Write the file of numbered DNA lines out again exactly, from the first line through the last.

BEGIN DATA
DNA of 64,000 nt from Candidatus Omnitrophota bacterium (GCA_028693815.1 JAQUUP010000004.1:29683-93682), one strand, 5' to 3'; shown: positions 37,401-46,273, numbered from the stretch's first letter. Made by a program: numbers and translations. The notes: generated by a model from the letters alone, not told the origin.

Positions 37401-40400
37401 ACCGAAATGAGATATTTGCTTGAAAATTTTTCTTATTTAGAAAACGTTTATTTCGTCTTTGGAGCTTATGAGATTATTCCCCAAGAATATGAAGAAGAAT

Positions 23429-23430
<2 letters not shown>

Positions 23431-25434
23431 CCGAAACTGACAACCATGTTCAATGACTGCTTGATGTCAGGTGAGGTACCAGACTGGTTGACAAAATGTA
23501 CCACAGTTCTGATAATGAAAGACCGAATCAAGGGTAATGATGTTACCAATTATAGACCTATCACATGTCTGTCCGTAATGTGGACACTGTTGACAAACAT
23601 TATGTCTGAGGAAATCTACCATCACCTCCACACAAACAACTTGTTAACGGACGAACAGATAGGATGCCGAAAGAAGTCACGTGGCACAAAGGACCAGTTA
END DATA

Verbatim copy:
DNA of 64,000 nt from Candidatus Omnitrophota bacterium (GCA_028693815.1 JAQUUP010000004.1:29683-93682), one strand, 5' to 3'; shown: positions 37,401-46,273, numbered from the stretch's first letter. Made by a program: numbers and translations. The notes: generated by a model from the letters alone, not told the origin.

Positions 37401-40400
37401 ACCGAAATGAGATATTTGCTTGAAAATTTTTCTTATTTAGAAAACGTTTATTTCGTCTTTGGAGCTTATGAGATTATTCCCCAAGAATATGAAGAAGAAT

Positions 23429-23430
<2 letters not shown>

Positions 23431-25434
23431 CCGAAACTGACAACCATGTTCAATGACTGCTTGATGTCAGGTGAGGTACCAGACTGGTTGACAAAATGTA
23501 CCACAGTTCTGATAATGAAAGACCGAATCAAGGGTAATGATGTTACCAATTATAGACCTATCACATGTCTGTCCGTAATGTGGACACTGTTGACAAACAT
23601 TATGTCTGAGGAAATCTACCATCACCTCCACACAAACAACTTGTTAACGGACGAACAGATAGGATGCCGAAAGAAGTCACGTGGCACAAAGGACCAGTTA